Trump promises to work with Nato to defeat Isis
Trump said he would wage a multi-front "military, cyber and financial" war against the terror group.
NEW YORK - Republican Donald Trump said on Monday he would work closely with Nato allies to defeat Islamic State militants if he wins the White House, reversing an earlier threat that the United States might not meet its obligations to the Western military alliance.
In a policy speech, Trump said he would wage a multi-front "military, cyber and financial" war against Islamic State, although it was not clear how that would differ from the Obama administration's fight with the jihadist group.
"We will also work closely with Nato on this new mission," said Trump, whose remarks about the defence organization earlier this summer drew heavy criticism from allies and even some of his fellow Republicans.
Trump said a newly adopted approach to fighting terrorism by the organization had led him to change his mind and he no longer considered Nato obsolete. He was apparently referring to reports the alliance is moving toward creating an intelligence post in a bid to improve information sharing.
While Trump appeared to claim credit for prodding Nato to focus more on the threat of terrorism, the 28-nation alliance has been grappling with the issue for more than a decade. Nato invoked Article 5, its collective self-defence mechanism, for the first time in its history to offer support to the United States after the 11 September, 2001, attacks.
Trump called for shutting down access to the internet and social media for those aligned with Islamic State, which holds territory in Syria and Iraq. But he said he did not want to detail military strategy because it would tip off potential foes.
"We will defeat radical Islamic terrorism just as we have defeated every threat we've faced at every age and before," Trump said, blaming his Democratic rival, Hillary Clinton, the former secretary of state, and President Barack Obama for aiding the rise of Islamic State.
In a speech in the swing state of Ohio, Trump also said that in implementing his call for a temporary ban on Muslims immigrating to the country, he would institute "extreme vetting" and develop a new screening test to try to catch people who intend to do harm to the United States.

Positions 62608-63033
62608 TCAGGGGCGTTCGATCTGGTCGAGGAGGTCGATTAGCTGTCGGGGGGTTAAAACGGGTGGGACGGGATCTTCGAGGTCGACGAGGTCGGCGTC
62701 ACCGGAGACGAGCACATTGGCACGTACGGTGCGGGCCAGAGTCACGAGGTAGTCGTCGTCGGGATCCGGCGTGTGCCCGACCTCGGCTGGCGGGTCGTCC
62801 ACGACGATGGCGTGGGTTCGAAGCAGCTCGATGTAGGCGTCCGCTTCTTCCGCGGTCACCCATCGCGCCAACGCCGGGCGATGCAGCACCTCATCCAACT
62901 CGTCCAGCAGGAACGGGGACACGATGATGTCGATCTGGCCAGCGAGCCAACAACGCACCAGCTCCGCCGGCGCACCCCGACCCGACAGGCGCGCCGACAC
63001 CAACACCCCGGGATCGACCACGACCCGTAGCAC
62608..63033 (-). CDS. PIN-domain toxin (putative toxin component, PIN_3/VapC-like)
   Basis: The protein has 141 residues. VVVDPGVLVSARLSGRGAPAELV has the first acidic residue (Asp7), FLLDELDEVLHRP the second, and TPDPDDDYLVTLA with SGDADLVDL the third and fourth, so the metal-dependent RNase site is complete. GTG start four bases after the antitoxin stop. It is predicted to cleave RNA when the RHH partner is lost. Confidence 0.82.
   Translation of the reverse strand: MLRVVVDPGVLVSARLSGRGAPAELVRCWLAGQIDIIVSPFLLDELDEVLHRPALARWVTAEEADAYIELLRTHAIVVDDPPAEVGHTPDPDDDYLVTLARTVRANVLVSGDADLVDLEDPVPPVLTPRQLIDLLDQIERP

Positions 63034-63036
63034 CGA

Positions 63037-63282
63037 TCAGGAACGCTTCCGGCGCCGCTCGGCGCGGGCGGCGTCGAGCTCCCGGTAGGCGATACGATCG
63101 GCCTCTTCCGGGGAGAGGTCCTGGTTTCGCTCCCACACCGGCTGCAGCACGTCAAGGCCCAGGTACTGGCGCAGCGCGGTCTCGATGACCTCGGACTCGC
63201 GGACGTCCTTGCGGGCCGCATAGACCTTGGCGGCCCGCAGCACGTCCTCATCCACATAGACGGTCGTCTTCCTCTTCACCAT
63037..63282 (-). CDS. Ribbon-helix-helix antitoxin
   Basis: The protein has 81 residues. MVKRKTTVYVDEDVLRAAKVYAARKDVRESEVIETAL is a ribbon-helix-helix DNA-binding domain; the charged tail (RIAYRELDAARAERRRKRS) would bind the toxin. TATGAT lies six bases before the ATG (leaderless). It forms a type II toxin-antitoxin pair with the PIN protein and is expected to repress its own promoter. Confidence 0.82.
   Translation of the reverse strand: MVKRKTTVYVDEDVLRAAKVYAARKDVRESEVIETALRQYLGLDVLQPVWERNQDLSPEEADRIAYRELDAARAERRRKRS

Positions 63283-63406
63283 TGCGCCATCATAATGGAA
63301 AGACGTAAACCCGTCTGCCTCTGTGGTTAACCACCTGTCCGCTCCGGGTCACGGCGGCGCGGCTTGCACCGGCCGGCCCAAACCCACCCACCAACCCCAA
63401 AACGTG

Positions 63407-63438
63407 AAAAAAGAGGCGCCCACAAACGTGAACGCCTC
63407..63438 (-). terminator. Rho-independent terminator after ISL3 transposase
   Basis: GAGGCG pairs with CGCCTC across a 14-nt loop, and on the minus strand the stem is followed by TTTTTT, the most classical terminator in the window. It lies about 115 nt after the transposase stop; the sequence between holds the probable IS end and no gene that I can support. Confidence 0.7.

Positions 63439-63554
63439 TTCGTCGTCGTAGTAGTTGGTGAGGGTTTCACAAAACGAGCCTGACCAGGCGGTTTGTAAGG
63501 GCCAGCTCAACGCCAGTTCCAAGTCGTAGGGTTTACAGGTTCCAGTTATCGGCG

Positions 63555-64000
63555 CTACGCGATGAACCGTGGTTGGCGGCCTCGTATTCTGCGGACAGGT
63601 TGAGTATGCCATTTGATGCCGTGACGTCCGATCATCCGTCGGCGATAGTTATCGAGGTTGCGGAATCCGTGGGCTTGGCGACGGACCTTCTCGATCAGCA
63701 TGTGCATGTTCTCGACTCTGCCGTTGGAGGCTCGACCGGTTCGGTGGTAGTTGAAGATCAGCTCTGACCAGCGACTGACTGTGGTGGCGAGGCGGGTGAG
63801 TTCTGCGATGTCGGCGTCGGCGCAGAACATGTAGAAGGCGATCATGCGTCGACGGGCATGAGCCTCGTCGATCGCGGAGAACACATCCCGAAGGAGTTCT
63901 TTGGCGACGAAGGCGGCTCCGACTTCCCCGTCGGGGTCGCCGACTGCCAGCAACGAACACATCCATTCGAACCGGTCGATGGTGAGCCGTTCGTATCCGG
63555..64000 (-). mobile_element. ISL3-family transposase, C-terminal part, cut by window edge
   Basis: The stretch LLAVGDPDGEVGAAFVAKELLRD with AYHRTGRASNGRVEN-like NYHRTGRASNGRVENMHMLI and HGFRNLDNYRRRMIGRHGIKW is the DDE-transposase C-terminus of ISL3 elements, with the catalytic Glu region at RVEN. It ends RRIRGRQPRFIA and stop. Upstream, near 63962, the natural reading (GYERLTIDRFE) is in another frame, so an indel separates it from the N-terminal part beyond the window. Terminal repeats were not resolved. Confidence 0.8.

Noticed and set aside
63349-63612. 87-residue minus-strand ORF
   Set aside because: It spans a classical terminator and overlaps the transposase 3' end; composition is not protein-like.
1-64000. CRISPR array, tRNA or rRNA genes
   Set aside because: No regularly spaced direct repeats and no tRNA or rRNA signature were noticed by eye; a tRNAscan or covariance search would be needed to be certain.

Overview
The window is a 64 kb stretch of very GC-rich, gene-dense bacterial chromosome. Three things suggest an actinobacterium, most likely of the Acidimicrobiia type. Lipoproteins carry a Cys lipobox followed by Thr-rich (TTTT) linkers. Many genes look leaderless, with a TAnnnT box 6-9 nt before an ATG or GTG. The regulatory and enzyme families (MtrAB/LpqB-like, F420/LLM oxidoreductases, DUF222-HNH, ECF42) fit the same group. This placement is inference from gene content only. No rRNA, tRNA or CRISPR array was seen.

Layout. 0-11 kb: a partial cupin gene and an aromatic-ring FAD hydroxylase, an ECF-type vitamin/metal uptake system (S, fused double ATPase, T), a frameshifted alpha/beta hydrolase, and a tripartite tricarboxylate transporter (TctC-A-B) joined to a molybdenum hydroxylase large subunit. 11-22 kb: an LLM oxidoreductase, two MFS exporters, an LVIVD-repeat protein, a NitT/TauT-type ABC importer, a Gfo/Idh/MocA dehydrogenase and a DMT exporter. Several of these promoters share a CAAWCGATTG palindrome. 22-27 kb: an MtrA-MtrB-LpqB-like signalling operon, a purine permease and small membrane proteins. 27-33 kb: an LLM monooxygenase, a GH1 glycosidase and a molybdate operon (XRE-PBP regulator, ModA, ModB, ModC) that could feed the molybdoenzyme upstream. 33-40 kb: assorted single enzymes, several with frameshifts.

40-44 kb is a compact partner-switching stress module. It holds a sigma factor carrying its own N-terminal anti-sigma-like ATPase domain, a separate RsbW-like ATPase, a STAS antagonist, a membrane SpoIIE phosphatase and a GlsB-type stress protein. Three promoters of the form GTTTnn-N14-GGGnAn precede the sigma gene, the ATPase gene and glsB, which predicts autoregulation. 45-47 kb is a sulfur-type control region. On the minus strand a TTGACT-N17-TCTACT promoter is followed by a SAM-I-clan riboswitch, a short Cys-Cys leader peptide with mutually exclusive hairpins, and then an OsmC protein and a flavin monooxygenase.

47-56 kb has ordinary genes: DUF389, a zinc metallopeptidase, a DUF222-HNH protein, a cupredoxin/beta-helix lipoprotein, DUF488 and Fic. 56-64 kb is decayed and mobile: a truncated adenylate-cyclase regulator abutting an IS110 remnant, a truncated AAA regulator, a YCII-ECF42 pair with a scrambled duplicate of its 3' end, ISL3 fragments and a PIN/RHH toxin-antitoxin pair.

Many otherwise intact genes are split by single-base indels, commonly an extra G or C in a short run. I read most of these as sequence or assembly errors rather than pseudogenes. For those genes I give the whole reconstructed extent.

As president, he said, he would ask the US State Department and Department of Homeland Security to identify regions of the world that remain hostile to the United States and where normal screening might not be sufficient to catch those who pose a threat.
The Clinton campaign said Trump's plan to have immigrants submit to ideological tests was "a cynical ploy to escape scrutiny of his outrageous proposal to ban an entire religion from our country and no one should fall for it."
Reading from a teleprompter, Trump said Clinton did not have the judgment and character to lead the country.
"Importantly, she also lacks the mental and physical stamina to take on Isis and all of the many adversaries we face," he said.
Trump, a wealthy New York businessman whose volatile campaign has alienated some in the Republican establishment, faced a fresh rebuke on Monday as he falls behind Clinton in opinion polls ahead of the 8 November election.
The Wall Street Journal, a leading conservative voice, said in an editorial he should fix his campaign within weeks or step down. Echoing growing alarm about Trump's candidacy among many leading Republicans, the newspaper said Trump had failed to establish a competent campaign operation.
'STOP BLAMING EVERYONE ELSE'
"If they can't get Mr. Trump to change his act by Labour Day, the GOP will have no choice but to write off the nominee as hopeless and focus on salvaging the Senate and House and other down-ballot races," the newspaper said.
Labour Day, which falls on 5 September this year, marks the end of US summer vacations and traditionally launches the final phase of the long US election season.
"As for Mr. Trump, he needs to stop blaming everyone else and decide if he wants to behave like someone who wants to be president, or turn the nomination over to Mike Pence," it said, referring to the Indiana governor, who is Trump's vice presidential running mate.
Adding to Trump's woes this week was the news, first reported by The New York Times, that the name of his campaign manager, Paul Manafort, was on secret ledgers showing cash payments designated to him of more than $12 million from a Ukrainian political party with close ties to Russia.
Manafort denied any impropriety in a statement on Monday. "I have never received a single 'off-the-books cash payment' as falsely 'reported' by The New York Times, nor have I ever done work for the governments of Ukraine or Russia," he said.
Artem Sytnik, the head of Ukraine's anti-corruption bureau, confirmed in a briefing with reporters that Manafort's name appeared on a ledger and that more than $12 million had been allocated as an expenditure, referencing Manafort.
But Sytnik said the presence of Manafort's name "does not mean that he definitely received this money."
The Clinton campaign said the news was evidence of "more troubling connections between Donald Trump's team and pro-Kremlin elements in Ukraine."
Trump has spoken favourably in the past of Russian President Vladimir Putin. Last month, he invited Russian hackers to find "missing" emails from Clinton's time as secretary of state, when she used a private email server to conduct government business, although he later described that comment as sarcasm.
The current RealClearPolitics average of national opinion polls puts Clinton 6.8 points ahead of Trump, at 47.8% to Trump's 41%. Polls also show Trump trailing in states such as Pennsylvania that are likely to be pivotal in the election.